return text.split("<tr")

I'm going to mention this one more time… there is no error checking in here. If the file doesn't exist, I'll just get the error message at the prompt.

From each line, I want to collect the user id of my opponent, and the result. The user id is contained in a string like "user_id=12345", and the result is in a string like 'class="game_win"'. Both pieces of data occur in one line of text, so I will use a regular expression to try to pull it out, and test that regular expression against each "line" of text from the read_result_file function.

Here is a regular expression to get what I want out of the string. The regex is compiled with the VERBOSE flag, so that I can insert white space and comments into the string to make it more readable.

import re

data_re_string = r'''#
# find the user_id
(\d+)"   # the id is here
.*   # ignore all of this
<td\ class=

data_re = re.compile(data_re_string, re.VERBOSE)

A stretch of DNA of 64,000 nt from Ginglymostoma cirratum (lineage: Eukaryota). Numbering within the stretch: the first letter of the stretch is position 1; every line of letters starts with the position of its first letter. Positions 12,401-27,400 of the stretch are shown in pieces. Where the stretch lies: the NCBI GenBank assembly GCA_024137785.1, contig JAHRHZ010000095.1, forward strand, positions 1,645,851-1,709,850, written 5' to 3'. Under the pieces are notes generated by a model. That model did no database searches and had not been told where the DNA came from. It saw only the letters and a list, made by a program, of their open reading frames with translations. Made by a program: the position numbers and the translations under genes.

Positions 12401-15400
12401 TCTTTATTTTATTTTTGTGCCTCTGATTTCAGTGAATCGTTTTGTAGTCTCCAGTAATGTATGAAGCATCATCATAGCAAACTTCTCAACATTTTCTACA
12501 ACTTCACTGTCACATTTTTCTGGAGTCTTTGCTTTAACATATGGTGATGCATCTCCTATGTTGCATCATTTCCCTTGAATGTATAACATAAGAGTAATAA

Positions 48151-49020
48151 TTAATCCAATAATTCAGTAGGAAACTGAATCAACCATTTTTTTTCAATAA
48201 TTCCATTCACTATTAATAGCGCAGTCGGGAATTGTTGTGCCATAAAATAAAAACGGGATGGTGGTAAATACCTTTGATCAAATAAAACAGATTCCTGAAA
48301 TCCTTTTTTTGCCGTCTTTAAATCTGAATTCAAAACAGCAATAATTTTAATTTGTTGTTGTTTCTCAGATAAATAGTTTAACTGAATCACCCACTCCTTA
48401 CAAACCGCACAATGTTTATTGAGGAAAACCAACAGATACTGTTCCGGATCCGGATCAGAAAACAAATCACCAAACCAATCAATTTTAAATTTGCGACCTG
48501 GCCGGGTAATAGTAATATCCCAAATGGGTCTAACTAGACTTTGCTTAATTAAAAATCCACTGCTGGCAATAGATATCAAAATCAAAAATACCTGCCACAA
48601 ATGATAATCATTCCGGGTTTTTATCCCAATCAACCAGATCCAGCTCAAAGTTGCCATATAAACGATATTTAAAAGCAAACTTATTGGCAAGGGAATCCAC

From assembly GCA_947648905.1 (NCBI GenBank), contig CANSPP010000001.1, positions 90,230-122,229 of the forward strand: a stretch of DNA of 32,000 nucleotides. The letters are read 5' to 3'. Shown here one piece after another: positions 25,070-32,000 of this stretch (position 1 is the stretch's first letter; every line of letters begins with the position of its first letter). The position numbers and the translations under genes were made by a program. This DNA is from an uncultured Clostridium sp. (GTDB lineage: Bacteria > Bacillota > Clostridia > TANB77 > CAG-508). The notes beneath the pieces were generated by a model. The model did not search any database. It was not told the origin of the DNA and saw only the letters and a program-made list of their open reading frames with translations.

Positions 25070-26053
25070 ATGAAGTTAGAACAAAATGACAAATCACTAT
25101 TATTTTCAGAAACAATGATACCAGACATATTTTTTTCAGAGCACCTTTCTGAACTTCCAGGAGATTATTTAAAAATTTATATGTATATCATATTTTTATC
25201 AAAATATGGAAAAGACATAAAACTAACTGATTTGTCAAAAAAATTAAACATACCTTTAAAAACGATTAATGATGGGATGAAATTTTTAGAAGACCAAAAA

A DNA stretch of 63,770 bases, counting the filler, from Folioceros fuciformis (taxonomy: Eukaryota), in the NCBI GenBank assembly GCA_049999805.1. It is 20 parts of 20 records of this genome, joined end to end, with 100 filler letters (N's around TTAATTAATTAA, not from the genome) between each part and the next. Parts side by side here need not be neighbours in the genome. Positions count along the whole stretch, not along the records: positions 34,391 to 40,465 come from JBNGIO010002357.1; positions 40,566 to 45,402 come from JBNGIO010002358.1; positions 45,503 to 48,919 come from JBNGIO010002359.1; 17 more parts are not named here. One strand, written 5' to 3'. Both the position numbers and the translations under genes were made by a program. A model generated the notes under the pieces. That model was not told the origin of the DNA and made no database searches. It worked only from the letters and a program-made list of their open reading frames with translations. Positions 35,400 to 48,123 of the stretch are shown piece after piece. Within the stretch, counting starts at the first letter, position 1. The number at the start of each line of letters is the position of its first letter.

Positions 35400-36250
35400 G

Now, we can search all the lines to find matches. Not all of the lines will have a result. For example, the first line has everything before the first <tr> flag. So, the loop will have to handle that.

def pull_games(rows):
    # run the regular expression on every line
    tmp = ( for line in rows)

    # only keep the results where there is a match.
    # The search function returns None if there isn't a match.
    result = [m.groups() for m in tmp if m]
    return result

Now, we can see if that works.

>>> games = pull_games(read_result_file("games_1.html"))
>>> import pprint
>>> pprint.pprint(games[:10])
[('3938', 'draw'),
 ('8737', 'win'),
 ('7196', 'win'),
 ('10663', 'win'),
 ('7526', 'draw'),
 ('11610', 'loss'),
 ('11985', 'win'),
 ('10464', 'win'),
 ('9325', 'loss'),
 ('6441', 'win')]

If we give it a bad file, the exception is printed at the prompt.

>>> lines = read_result_file("bad_file")
Traceback (most recent call last):
  File "<stdin>", line 1, in <module>
  File "/tmp/", line 4, in read_result_file
IOError: [Errno 2] No such file or directory: 'bad_file'

My game results were spread over three files, so it would be nice to have a helper function to parse all three at once. Here we go…

def get_all_results(files):
    result = []
    for f in files:
    return result

And I can call it easily like this:

>>> # easily create the file names ...